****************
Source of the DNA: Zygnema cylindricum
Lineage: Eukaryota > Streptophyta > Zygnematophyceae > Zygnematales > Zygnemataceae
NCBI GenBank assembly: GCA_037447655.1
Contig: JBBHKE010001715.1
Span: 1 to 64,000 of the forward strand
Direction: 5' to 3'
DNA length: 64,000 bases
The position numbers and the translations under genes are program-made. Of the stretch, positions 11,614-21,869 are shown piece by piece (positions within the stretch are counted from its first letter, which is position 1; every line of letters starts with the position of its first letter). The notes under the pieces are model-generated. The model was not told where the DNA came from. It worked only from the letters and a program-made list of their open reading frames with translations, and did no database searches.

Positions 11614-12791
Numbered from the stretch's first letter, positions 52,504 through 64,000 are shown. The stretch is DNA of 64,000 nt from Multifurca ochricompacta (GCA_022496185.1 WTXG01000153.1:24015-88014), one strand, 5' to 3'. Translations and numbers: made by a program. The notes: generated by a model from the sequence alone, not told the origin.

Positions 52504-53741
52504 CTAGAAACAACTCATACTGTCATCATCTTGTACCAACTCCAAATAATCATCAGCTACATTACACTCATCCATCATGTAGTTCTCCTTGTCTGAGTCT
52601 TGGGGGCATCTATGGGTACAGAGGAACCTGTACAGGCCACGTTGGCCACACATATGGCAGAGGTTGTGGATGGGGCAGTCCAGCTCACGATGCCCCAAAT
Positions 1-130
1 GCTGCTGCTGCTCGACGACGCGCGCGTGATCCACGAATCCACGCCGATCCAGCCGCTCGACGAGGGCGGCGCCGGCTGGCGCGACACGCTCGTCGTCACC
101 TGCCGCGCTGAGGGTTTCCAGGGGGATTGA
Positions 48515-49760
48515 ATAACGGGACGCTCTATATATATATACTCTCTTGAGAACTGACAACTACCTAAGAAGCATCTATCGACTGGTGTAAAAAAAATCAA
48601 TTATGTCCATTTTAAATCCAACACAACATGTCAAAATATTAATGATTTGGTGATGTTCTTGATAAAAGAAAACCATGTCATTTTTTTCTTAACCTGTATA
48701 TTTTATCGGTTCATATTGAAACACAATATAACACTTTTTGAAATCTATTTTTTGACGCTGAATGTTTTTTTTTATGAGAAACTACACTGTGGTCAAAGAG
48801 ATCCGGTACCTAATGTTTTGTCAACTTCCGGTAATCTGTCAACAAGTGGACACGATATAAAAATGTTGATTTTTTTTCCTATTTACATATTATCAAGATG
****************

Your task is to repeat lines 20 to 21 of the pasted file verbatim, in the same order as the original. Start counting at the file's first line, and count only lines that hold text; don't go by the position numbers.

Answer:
48701 TTTTATCGGTTCATATTGAAACACAATATAACACTTTTTGAAATCTATTTTTTGACGCTGAATGTTTTTTTTTATGAGAAACTACACTGTGGTCAAAGAG
48801 ATCCGGTACCTAATGTTTTGTCAACTTCCGGTAATCTGTCAACAAGTGGACACGATATAAAAATGTTGATTTTTTTTCCTATTTACATATTATCAAGATG